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Commentary Working & the Economy

Opinion: Increasing Supply Key to Solving the Housing Crisis

David McBee/

One of the most persistent myths plaguing our discussion of the housing crisis is that market rate housing “does nothing” for affordable housing or, even more problematic, makes it worse.

During a recent forum on affordable housing, Montgomery County Executive Marc Elrich  stated that because there was no “affordable housing requirement” for accessory dwelling units (also known as ADUs), these units did not support affordable housing. He went on to say that “no one in the field” believed that increasing the supply of market rate housing would serve the goals of providing affordable housing.

In both instances, County Executive Elrich was wrong.

As with any other market, housing prices are driven by high-income purchasers. In a jurisdiction that allows for housing development, those purchasers will customarily be attracted to new market rate units, which carry the highest cost per square foot. When new market rate units are not available, the high-income purchaser will turn to the existing housing stock and, in doing so, push housing prices higher throughout the entire spectrum of housing options.

This high-income purchaser will out-bid middle-income purchasers who will then turn to the next available level of housing. The middle-income purchaser outbids those with lower incomes who do not qualify for subsidized housing. The ultimate result is that the housing available for middle-income families is hollowed out, housing is bought up by high-income purchasers, and a marginal amount of housing is set aside for low-income families, creating housing distribution across income levels resembling a lopsided barbell.

The results of this are seen in Maryland jurisdictions, such as Montgomery County, that have adopted housing moratoria over the last half decade and now see housing prices escalate at rates as high as 10% year over year. Such housing moratoria have been created on the premise that public infrastructure, such as roads and schools, needs time to “catch up” to population growth, yet there is no evidence that population growth is stopped, or even slowed, by caps on development.

Rather, as sales prices and property valuations balloon pursuant to the scenario described above, empty nesters are incentivized to sell their homes to new families, which increases the turnover of existing housing stock. Infrastructure burdens continue to mount, which prompt renewed calls from housing opponents to stop new development and increase regulations, taxes and fees on the non-existent new development being blamed for these ills.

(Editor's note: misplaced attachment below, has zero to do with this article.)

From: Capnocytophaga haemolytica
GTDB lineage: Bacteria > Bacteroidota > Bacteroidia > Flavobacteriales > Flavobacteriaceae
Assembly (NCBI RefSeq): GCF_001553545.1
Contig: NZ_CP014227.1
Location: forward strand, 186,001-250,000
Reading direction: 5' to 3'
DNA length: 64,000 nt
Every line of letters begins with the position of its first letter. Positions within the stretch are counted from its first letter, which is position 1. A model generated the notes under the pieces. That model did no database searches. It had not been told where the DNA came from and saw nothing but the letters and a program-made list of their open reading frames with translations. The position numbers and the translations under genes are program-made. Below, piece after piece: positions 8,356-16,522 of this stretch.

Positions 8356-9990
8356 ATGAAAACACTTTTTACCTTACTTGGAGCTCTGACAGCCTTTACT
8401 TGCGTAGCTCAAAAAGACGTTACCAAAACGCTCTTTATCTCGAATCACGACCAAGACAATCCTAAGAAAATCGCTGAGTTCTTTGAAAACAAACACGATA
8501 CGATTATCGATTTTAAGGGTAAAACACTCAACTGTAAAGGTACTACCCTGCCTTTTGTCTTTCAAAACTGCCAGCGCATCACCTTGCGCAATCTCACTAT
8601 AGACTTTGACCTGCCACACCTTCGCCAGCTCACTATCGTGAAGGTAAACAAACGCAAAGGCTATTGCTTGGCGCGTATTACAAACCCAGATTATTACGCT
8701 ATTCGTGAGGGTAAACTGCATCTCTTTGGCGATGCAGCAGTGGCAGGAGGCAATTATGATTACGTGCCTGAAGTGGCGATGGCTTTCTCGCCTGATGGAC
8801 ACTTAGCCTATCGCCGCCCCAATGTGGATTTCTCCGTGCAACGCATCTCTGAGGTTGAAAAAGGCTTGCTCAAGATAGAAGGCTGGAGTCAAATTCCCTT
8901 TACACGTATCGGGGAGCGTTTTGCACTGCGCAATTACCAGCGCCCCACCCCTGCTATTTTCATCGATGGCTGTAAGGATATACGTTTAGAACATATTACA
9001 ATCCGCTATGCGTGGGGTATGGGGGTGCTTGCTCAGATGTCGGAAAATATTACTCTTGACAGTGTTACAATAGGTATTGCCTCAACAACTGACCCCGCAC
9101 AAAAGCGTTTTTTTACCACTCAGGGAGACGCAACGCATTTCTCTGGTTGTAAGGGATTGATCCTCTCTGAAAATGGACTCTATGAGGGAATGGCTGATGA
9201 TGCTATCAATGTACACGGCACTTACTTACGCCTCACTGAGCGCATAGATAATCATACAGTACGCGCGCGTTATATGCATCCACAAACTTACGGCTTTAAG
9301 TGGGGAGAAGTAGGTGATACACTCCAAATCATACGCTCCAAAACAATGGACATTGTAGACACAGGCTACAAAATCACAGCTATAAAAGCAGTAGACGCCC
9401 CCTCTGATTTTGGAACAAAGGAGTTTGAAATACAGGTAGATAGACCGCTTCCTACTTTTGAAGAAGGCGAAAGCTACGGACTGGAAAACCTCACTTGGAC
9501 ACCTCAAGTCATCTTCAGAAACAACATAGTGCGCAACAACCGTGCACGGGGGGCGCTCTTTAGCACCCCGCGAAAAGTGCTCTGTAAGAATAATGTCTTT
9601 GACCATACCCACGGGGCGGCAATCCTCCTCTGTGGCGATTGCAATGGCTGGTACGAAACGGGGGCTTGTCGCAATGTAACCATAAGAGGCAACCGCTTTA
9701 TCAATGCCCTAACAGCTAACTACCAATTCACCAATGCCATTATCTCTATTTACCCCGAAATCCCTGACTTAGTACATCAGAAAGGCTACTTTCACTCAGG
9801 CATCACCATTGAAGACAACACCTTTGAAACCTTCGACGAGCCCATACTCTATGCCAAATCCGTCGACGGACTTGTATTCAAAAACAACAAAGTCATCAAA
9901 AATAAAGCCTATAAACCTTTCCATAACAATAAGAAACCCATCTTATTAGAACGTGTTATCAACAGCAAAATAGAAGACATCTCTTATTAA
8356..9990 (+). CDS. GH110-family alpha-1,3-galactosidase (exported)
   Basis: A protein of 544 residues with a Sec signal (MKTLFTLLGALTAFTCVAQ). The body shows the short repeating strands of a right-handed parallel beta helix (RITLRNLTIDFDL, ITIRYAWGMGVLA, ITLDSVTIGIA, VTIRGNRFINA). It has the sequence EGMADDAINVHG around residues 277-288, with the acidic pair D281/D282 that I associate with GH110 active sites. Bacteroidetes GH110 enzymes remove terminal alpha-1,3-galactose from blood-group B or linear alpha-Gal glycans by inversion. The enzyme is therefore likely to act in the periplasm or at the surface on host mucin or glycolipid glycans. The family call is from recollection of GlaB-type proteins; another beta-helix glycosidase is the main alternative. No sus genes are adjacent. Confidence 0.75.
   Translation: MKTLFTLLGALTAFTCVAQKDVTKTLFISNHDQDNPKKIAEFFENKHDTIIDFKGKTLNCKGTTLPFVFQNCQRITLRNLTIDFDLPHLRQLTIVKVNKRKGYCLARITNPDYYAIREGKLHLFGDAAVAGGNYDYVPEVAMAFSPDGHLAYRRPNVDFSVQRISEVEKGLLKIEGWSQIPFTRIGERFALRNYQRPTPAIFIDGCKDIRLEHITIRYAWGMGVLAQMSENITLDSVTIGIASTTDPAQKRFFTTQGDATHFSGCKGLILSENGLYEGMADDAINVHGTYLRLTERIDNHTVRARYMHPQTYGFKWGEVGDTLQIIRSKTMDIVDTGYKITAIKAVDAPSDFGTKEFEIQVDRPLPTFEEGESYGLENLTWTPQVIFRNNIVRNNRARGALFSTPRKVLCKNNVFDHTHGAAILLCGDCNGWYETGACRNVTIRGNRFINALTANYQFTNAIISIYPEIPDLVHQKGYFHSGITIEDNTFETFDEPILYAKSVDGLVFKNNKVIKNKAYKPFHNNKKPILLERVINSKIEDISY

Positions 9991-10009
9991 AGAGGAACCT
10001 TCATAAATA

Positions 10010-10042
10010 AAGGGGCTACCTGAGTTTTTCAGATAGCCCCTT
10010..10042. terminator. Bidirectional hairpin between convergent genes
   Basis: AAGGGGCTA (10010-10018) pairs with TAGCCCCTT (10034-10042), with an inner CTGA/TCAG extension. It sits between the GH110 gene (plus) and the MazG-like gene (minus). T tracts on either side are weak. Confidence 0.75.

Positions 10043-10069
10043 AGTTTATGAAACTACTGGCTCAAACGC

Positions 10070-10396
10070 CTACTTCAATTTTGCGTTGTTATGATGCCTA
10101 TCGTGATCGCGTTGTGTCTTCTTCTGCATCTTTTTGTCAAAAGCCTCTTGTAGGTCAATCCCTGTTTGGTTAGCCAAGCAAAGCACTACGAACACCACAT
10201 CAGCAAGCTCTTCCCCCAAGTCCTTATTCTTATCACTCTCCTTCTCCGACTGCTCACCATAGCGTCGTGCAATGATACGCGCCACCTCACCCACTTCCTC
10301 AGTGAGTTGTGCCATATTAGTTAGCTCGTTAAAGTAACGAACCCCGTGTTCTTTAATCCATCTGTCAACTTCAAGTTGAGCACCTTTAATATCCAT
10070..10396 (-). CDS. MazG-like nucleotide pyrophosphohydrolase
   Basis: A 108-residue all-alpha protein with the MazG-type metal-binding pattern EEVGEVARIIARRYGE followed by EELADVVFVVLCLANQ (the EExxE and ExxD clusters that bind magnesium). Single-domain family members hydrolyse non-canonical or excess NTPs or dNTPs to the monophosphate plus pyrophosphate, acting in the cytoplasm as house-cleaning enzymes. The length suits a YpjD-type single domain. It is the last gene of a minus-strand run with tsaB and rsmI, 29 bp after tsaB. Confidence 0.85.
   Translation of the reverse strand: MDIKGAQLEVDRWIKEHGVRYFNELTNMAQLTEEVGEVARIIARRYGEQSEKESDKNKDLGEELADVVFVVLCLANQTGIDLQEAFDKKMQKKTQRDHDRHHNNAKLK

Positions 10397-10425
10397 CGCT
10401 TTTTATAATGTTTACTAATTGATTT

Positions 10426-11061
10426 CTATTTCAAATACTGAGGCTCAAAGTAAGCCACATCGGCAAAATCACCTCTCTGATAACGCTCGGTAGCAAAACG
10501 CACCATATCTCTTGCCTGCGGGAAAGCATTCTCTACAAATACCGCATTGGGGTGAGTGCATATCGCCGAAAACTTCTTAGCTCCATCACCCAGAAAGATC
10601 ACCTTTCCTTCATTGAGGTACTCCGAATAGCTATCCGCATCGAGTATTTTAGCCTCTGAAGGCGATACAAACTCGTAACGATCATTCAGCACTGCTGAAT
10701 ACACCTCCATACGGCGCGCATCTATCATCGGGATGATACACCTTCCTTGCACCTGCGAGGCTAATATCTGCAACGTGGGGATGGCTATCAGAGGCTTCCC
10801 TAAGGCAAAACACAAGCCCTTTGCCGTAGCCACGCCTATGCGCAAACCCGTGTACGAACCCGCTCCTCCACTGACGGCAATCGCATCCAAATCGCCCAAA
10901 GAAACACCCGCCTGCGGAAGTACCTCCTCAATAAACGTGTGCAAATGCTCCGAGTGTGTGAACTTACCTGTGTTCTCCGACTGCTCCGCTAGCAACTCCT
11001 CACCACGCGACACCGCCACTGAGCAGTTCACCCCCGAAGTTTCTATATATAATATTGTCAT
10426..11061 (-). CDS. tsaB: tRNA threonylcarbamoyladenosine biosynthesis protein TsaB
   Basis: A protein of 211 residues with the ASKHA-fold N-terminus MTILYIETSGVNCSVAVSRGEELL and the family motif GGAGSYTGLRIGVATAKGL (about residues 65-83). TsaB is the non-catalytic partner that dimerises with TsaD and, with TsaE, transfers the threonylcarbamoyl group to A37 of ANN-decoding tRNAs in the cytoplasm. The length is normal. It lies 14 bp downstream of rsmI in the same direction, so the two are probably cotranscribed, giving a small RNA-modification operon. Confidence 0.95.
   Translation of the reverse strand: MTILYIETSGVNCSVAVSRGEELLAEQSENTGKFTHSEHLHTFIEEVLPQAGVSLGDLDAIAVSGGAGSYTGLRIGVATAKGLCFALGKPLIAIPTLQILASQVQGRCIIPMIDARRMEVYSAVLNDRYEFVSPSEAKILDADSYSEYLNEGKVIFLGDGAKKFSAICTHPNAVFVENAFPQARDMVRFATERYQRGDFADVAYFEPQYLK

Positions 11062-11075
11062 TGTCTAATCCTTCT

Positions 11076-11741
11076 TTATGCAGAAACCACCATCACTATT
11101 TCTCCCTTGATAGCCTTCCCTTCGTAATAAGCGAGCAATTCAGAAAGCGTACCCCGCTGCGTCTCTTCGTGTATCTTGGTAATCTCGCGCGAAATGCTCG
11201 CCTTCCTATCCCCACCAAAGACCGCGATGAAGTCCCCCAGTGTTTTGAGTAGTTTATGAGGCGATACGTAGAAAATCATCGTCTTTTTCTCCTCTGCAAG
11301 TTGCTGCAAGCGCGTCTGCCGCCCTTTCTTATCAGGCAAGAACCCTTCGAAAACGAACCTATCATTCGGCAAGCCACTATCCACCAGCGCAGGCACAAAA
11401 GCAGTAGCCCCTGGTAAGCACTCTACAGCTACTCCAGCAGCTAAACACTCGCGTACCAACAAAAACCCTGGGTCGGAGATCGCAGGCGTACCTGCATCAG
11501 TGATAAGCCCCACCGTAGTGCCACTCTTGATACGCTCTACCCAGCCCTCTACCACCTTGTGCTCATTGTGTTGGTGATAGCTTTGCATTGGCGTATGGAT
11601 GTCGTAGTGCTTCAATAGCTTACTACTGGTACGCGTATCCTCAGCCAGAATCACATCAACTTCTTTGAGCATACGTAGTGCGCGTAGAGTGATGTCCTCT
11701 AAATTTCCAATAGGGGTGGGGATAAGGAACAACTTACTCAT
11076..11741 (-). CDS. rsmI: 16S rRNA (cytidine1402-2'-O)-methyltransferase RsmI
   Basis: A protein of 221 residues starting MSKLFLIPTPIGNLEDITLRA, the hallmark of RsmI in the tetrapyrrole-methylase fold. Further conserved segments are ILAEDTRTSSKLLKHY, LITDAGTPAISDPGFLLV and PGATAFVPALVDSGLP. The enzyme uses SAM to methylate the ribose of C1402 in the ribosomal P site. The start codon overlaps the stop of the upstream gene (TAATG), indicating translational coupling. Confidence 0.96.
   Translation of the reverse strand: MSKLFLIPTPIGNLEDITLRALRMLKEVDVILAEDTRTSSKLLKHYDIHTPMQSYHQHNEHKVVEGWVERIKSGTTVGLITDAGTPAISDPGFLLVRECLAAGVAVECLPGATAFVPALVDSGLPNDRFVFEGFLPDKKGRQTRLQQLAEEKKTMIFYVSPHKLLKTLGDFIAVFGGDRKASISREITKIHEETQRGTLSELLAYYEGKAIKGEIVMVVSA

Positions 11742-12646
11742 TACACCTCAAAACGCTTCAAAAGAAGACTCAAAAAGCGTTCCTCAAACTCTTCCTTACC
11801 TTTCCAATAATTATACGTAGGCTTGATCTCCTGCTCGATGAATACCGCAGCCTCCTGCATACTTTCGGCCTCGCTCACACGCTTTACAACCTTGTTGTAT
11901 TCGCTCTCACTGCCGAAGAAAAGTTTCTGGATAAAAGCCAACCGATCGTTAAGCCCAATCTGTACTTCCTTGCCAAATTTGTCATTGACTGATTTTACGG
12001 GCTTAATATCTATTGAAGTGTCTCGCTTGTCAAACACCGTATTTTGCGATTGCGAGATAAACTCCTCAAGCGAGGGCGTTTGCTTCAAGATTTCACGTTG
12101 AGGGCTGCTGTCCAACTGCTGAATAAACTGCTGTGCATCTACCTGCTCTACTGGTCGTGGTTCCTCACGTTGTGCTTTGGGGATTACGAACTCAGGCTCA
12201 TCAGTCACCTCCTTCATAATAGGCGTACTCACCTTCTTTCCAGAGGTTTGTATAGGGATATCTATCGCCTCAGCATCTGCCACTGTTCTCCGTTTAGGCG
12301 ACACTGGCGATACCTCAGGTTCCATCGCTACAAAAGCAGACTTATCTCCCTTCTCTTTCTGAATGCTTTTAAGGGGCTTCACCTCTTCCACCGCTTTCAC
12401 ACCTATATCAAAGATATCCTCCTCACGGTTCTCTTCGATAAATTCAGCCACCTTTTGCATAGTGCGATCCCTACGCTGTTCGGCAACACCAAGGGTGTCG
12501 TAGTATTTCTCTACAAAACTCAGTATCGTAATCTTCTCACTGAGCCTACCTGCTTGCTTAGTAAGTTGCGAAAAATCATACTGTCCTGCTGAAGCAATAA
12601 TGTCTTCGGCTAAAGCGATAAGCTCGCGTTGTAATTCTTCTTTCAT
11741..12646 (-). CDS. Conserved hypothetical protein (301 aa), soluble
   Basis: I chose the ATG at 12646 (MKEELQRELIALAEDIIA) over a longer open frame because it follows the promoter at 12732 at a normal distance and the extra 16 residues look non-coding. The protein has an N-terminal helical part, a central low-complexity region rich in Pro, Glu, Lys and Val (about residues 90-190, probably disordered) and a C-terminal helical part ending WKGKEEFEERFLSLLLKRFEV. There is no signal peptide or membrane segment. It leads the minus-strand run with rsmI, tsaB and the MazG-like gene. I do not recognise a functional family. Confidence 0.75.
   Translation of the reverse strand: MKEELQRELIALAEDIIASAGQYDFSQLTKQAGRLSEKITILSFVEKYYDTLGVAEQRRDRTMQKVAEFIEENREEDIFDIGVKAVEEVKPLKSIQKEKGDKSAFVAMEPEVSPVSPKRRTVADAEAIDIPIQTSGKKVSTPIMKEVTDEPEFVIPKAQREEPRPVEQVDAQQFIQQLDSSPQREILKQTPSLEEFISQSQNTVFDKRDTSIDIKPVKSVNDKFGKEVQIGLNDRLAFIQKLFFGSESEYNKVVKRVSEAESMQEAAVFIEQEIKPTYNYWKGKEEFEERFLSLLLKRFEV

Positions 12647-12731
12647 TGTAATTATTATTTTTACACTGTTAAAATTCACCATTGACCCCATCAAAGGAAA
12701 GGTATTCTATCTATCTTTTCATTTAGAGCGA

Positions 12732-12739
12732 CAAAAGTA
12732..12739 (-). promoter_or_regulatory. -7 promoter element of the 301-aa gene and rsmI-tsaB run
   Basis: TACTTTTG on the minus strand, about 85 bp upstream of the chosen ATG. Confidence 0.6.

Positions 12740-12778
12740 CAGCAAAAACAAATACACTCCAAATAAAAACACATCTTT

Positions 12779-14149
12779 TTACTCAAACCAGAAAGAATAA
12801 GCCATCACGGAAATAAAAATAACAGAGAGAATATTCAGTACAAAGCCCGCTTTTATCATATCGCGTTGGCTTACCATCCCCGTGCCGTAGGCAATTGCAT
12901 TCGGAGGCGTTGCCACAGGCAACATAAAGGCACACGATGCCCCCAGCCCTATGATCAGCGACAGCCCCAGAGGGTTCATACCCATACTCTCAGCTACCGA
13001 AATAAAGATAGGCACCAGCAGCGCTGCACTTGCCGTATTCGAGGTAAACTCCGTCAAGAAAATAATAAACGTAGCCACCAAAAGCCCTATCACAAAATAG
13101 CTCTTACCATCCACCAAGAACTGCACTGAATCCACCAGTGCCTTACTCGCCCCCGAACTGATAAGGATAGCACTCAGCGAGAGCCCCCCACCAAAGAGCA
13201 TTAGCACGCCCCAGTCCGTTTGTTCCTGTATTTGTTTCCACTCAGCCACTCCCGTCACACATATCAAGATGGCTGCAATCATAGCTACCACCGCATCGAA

The cycle continues, prices escalate and barriers rise for low- and middle-income families seeking access to high-opportunity areas.

One of the worst consequences of this cycle is the effect on housing vouchers, which allow low-income renters to find housing in high-opportunity areas by funding the difference between market rents and what the family is able to pay. When housing prices escalate, so do rents. As rents become more expensive, housing vouchers lose their purchasing power and providers are forced to spend more their limited resources keeping up with the widening gap.

In this way, housing moratoria and limits on new development affirmatively work against affordable housing and make large swaths of Maryland inaccessible to low-income families.

New market rate housing does not create affordable housing, but it does slow the escalation of housing prices and increase the overall affordability of housing in the jurisdiction.

Local and state housing policy must begin with the premise that housing growth should continue at a reasonable pace set by the general plan while additional avenues are pursued to provide housing for low-income families, such as public housing, housing vouchers and density incentives for affordable set-aside units. Innovative housing policies, such as the legalization of ADUs in single-family detached zones, also utilize the market to provide additional access points for middle-income residents to find housing in high-opportunity areas.

In the announcement of his $2 trillion infrastructure package, President Biden identified the primary barriers to affordable housing as “minimum lot sizes, mandatory parking requirements and prohibitions on multifamily housing,” the staples of suburban zoning regulations. He has further allocated $5 billion of this package to a grant program, which will award funds to jurisdictions that “take concrete steps to eliminate such needless barriers to producing affordable housing.”

Housing advocates are encouraging federal lawmakers to take this one step further and penalize states with local jurisdictions that leave these barriers in place. A recent poll conducted by Data for Progress shows that the majority of voters support making infrastructure spending contingent on local governments adopting pro-housing policies that encourage the development of multifamily housing.

Maryland jurisdictions need to get out of the mindset that affordable housing objectives can be met without market rate development or that the two are somehow separate.

We need a holistic approach to housing that includes increasing supply, protecting renters and government-owned housing. Any one without the other is doomed to fail.


The writer is a land use and zoning attorney with the law firm of Talkin & Oh LLP in Ellicott City. He represents affordable housing developers throughout the state.


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Opinion: Increasing Supply Key to Solving the Housing Crisis